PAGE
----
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Monday, August 24, 2009
Anxiety builds for Michigan State quarterbacks

By ESPN.com staff
ESPN.com

Posted by ESPN.com's Adam Rittenberg

EAST LANSING, Mich. -- Kirk Cousins first started competing for Michigan State's starting quarterback spot as a senior in high school.

Less than a month after Cousins verbally committed to the Spartans, the team added another quarterback, Nick Foles, to the 2007 class. Foles eventually transferred to Arizona, but Michigan State added a quarterback transfer in Keith Nichol, who originally committed to the Spartans before switching to Oklahoma after a coaching change. Nichol quickly became Cousin's top competition when Brian Hoyer graduated.

Needless to say, Cousins is used to this. But he also knows the moment of truth is getting closer.

"I've been dealing with this now for two years, so I've been anxious for two years," Cousins said. "Another week's not going to change anything. But definitely, I understand that this is crunch time, and a lot is going to be determined September 5th and September 12th, in those first two games, as far as the direction they're going to go."

Head coach Mark Dantonio's plan all along called for both Cousins and Nichol to see the field early in the season. The quarterbacks were dead even coming out of spring ball, putting up the exact same numbers in the Green and White Game (357 pass yards, 4 TDs each).

Things have more or less remained the same in camp, with Nichol putting up better numbers in the first scrimmage and Cousins tossing the only touchdown in Friday's scrimmage at Spartan Stadium.

"What they've told us is that we will both play," Cousins said. "They believe that game experience is extremely important, and that's where a quarterback has to ultimately be evaluated. It wouldn't be fair to make an evaluation strictly off of practice and then go with a guy. [Dantonio] thinks you have to play both of the guys in a game to see what they can do in a game situation, and I would agree with that."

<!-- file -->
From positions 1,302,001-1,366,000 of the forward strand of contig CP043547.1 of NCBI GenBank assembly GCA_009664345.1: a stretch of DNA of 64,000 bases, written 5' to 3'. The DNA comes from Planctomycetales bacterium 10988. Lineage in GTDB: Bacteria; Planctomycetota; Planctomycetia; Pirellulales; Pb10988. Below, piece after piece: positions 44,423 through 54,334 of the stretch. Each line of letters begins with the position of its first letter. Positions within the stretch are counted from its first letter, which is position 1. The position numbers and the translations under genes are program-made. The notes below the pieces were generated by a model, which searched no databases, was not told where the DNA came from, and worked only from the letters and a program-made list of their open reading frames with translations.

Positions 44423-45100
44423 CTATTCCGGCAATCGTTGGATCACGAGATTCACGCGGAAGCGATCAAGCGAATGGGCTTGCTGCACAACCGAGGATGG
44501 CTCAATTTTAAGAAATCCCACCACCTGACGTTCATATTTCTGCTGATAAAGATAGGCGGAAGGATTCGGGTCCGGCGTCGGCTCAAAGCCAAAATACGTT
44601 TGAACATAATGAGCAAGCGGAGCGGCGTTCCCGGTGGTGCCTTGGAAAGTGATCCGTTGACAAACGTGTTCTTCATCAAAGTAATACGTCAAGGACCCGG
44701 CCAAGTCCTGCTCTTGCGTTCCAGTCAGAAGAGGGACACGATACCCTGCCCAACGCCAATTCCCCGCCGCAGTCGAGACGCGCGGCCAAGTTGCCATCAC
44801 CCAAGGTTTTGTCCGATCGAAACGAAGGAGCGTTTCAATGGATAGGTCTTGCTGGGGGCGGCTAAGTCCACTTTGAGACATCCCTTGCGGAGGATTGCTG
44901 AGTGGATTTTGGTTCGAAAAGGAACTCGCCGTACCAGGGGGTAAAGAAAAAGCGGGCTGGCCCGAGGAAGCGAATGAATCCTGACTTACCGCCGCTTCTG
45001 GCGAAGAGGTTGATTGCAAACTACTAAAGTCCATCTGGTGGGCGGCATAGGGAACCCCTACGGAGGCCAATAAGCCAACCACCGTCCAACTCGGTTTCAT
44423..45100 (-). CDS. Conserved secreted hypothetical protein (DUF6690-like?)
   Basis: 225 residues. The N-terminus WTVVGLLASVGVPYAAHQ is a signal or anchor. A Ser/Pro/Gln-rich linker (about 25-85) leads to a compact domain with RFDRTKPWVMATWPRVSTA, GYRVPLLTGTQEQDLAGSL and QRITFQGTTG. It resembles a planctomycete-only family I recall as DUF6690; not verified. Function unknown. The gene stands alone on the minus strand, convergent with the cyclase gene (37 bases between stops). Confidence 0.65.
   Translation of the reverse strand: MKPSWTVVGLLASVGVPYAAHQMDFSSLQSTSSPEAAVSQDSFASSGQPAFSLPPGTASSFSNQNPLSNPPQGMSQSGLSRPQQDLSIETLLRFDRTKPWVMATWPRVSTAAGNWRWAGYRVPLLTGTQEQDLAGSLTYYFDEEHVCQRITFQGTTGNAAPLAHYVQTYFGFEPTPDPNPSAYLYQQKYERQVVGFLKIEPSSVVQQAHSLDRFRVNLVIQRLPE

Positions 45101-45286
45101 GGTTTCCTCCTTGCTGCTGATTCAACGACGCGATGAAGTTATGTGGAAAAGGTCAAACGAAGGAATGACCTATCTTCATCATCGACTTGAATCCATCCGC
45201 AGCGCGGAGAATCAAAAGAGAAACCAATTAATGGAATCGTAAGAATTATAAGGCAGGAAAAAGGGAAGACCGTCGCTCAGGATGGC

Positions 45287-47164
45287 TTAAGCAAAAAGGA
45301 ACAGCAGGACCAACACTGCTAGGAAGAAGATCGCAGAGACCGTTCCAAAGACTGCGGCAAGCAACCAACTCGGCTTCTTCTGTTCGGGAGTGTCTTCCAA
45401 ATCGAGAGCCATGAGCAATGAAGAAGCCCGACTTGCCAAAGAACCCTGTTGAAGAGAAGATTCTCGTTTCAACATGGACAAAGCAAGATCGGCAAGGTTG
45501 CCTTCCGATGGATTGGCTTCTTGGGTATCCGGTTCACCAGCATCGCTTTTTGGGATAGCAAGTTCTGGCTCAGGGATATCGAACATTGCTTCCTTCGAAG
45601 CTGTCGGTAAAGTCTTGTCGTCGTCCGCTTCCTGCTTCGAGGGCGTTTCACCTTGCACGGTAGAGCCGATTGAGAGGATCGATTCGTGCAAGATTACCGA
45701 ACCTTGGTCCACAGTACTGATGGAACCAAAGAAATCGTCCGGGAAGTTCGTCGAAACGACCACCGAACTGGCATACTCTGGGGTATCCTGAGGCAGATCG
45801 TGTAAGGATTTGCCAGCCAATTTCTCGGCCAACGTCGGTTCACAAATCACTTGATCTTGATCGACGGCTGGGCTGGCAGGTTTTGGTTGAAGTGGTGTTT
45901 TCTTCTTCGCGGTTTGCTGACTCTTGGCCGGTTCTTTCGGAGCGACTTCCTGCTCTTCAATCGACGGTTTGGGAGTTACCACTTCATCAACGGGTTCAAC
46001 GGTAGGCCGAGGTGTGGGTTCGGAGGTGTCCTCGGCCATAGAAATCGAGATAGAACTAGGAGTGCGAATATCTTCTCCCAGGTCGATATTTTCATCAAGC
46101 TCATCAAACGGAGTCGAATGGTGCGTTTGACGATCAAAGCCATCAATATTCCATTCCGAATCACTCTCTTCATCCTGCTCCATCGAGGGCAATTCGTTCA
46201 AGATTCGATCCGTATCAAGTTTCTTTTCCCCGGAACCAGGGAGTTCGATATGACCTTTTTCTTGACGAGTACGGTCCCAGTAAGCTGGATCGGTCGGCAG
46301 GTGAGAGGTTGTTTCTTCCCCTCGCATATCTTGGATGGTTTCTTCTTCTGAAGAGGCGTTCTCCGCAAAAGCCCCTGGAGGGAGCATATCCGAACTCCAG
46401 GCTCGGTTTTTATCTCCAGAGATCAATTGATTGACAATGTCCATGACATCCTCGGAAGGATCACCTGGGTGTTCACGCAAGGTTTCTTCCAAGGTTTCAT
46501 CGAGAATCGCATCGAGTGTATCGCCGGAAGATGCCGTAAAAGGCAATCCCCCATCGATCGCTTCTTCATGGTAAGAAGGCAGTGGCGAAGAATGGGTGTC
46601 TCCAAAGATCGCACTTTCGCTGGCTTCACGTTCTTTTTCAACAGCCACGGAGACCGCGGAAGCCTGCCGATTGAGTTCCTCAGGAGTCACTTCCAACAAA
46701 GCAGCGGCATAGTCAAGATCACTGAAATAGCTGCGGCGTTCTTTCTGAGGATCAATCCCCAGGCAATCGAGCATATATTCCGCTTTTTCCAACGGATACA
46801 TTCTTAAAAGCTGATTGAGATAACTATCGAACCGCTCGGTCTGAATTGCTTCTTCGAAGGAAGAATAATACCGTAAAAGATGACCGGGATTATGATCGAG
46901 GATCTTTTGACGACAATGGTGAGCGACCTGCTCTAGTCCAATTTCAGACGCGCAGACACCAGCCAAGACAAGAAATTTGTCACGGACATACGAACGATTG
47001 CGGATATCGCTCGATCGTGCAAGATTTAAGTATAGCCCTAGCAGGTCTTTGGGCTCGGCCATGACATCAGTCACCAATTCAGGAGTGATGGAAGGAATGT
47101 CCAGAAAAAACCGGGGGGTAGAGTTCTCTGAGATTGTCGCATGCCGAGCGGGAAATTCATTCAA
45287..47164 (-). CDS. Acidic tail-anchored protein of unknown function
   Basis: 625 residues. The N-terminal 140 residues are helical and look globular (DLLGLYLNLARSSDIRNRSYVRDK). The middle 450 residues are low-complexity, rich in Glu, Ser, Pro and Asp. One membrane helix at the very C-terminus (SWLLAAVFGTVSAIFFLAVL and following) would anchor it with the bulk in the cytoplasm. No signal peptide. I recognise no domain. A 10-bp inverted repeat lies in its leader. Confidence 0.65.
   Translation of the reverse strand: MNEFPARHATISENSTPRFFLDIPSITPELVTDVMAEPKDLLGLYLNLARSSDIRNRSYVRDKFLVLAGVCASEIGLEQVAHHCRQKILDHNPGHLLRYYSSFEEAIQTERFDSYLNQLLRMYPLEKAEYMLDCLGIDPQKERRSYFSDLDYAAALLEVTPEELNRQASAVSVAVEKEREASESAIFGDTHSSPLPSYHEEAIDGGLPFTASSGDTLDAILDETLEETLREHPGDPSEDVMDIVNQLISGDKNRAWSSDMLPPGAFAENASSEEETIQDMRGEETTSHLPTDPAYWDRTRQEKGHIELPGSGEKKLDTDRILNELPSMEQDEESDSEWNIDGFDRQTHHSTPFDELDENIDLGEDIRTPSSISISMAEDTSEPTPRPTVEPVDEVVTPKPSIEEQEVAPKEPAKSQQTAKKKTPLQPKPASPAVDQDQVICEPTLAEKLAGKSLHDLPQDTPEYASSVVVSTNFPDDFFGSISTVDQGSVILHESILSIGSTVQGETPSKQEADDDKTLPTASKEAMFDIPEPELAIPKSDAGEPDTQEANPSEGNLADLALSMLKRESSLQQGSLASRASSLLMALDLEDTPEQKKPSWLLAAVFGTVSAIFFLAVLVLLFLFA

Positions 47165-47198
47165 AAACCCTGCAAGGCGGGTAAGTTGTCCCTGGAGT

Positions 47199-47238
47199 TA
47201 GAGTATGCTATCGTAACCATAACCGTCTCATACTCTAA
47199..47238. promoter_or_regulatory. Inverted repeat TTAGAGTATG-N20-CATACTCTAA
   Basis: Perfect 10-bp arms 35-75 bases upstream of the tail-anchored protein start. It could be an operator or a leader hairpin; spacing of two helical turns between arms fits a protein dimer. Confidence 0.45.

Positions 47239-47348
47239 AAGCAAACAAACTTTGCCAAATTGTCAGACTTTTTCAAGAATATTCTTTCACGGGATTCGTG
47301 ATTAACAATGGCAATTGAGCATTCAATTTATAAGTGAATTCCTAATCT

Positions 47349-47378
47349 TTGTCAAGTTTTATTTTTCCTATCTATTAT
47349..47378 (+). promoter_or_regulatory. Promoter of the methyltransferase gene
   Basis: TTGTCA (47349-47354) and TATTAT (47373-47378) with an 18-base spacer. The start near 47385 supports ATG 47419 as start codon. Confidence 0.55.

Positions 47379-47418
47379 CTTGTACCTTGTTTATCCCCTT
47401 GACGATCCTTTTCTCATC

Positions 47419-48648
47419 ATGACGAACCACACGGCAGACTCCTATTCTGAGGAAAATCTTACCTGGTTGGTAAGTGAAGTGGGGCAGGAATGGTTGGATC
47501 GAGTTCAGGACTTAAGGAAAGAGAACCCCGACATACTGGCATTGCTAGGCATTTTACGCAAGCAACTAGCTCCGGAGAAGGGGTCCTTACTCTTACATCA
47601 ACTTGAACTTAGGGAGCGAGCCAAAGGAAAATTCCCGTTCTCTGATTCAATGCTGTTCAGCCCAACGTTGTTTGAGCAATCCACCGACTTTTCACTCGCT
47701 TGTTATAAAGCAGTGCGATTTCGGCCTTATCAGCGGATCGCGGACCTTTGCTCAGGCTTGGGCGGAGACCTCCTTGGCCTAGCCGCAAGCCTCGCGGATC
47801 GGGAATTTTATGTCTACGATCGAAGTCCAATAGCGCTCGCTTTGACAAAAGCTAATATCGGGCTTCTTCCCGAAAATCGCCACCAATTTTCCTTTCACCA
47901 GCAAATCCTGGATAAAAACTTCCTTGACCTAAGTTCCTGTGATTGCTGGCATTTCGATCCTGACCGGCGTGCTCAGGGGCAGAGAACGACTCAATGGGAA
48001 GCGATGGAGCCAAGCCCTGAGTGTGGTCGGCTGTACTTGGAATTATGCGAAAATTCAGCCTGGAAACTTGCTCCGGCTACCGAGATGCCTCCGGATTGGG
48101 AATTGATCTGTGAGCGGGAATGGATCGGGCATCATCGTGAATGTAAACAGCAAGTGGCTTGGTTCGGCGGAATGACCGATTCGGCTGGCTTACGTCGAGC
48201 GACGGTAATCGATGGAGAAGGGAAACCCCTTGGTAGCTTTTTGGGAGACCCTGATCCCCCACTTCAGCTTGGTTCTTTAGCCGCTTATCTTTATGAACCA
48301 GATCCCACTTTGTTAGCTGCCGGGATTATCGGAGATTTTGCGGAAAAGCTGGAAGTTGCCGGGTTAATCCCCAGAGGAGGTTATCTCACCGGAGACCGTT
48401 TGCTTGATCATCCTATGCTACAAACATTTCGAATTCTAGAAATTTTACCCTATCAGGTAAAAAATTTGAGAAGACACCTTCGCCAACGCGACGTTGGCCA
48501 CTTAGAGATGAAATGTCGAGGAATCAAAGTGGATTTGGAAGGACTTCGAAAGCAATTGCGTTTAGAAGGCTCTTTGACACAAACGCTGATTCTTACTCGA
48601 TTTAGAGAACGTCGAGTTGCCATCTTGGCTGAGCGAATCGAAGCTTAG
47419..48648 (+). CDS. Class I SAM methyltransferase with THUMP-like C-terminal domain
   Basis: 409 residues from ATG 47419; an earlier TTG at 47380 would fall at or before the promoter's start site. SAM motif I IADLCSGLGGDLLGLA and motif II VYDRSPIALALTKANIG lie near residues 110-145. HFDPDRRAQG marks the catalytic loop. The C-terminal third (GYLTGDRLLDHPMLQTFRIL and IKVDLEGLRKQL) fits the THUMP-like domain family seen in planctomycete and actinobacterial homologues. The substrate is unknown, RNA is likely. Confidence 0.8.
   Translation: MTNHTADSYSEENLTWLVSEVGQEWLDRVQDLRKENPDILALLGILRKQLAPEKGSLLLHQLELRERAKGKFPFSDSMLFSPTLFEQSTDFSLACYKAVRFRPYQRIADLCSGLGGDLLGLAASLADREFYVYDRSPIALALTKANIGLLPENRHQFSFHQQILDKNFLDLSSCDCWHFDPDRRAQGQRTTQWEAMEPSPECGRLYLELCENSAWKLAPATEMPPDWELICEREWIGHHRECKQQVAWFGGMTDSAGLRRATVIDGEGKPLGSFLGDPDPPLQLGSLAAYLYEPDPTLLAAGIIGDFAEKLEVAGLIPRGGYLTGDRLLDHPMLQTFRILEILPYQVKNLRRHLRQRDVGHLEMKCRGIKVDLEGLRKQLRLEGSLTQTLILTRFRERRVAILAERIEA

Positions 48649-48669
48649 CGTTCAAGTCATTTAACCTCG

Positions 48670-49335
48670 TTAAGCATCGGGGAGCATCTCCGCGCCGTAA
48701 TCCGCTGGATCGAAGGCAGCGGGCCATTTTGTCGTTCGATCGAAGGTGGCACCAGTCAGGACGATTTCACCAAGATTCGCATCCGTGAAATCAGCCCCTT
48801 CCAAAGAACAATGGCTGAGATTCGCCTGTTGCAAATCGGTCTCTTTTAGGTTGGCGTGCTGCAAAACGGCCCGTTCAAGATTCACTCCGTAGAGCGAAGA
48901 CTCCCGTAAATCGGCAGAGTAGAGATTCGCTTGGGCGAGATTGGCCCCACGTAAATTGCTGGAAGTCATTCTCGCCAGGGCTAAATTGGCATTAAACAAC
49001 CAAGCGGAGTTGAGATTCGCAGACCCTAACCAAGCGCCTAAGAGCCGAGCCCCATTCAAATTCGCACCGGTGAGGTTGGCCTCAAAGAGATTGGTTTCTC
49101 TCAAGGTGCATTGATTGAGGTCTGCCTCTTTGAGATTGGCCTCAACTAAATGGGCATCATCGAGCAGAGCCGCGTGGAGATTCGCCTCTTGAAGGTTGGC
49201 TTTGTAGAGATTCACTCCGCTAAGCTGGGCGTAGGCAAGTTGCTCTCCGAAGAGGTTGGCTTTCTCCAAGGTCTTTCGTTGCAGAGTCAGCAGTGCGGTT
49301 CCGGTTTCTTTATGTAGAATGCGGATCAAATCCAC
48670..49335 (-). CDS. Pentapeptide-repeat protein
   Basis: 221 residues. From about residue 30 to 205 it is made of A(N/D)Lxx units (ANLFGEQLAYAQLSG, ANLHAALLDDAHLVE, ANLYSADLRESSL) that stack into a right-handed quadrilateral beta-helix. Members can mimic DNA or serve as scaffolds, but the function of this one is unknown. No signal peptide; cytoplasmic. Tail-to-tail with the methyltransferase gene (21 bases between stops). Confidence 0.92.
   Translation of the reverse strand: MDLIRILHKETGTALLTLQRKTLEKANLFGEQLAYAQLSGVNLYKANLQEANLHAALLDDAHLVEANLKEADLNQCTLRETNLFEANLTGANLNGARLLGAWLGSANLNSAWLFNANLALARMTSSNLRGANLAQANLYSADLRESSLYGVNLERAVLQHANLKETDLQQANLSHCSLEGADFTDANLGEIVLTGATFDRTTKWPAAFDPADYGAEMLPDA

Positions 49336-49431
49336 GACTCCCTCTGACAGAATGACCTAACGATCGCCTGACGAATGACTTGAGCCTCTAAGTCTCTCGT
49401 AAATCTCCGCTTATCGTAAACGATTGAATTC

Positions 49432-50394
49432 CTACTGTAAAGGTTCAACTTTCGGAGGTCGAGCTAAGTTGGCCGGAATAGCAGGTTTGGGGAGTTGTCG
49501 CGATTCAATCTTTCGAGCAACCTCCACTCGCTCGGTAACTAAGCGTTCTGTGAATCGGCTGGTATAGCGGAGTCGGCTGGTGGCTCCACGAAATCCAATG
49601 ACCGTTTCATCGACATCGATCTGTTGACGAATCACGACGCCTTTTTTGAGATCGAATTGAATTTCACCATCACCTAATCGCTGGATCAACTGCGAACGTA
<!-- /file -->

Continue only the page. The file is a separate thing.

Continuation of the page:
Nichol agrees that both he and Cousins deserve field time outside of mop-up duty, but he doesn't foresee Michigan State sticking with a two-quarterback system very long.

"They really want to pick a starter," Nichol said, "a guy who's going to lead them to a Big Ten title from now until then. ... Nobody wants to do the two-QB system. Nobody really knows who to follow, exactly. Both of us can lead, but the quarterback's a special position where only one of them gets to play. You have to be able to follow one guy specifically.

"There's no such thing as too much leadership, but at the same time, you need a guy that everybody on the offense can look to."

Dantonio is also looking beyond the decision on a starter.

He wants to make sure factions don't develop in the locker room. He also notes that both Cousins and Nichol are sophomores, so "whoever takes control of that football team needs to move that football team, because there is competition."

"The person who is going to have to really put the team first is the guy who ends up not being the starter long term," Cousins said. "They're going to have the most difficult situation. I don't think other people on the team will really take sides. But that person is obviously in a very difficult situation and has to face some adversity. The natural human emotion is it would be difficult to respond positively, but that's what one of us has to do."

Cousins and the coaches have gone through hypothetical situations of how he would react to being the backup. Nichol, meanwhile, isn't focused on the possibility of being No. 2.

"I don't think as a quarterback, you should be putting yourself in that kind of position," he said. "You always have to think you're the guy, you're the man. ... People outside ask you hypothetically, 'How will you react?' And I just say, 'I don't think like that.'"

Both quarterbacks have been pleased with their progress so far in camp, and despite their differences in style, Cousins said both are running the same offensive system.

Cousins notes that his ability to read defenses has improved, while Nichol, who often gets stereotyped as a run-first quarterback, has grown more comfortable sitting in the pocket and going through his progressions as long as possible.

"It's been a long road," Nichol said. "I'm really anxious to have it figured out. Anxious is the best word. Anxious for the season, anxious for the season, anxious for the future. I'm excited about everything that's going on."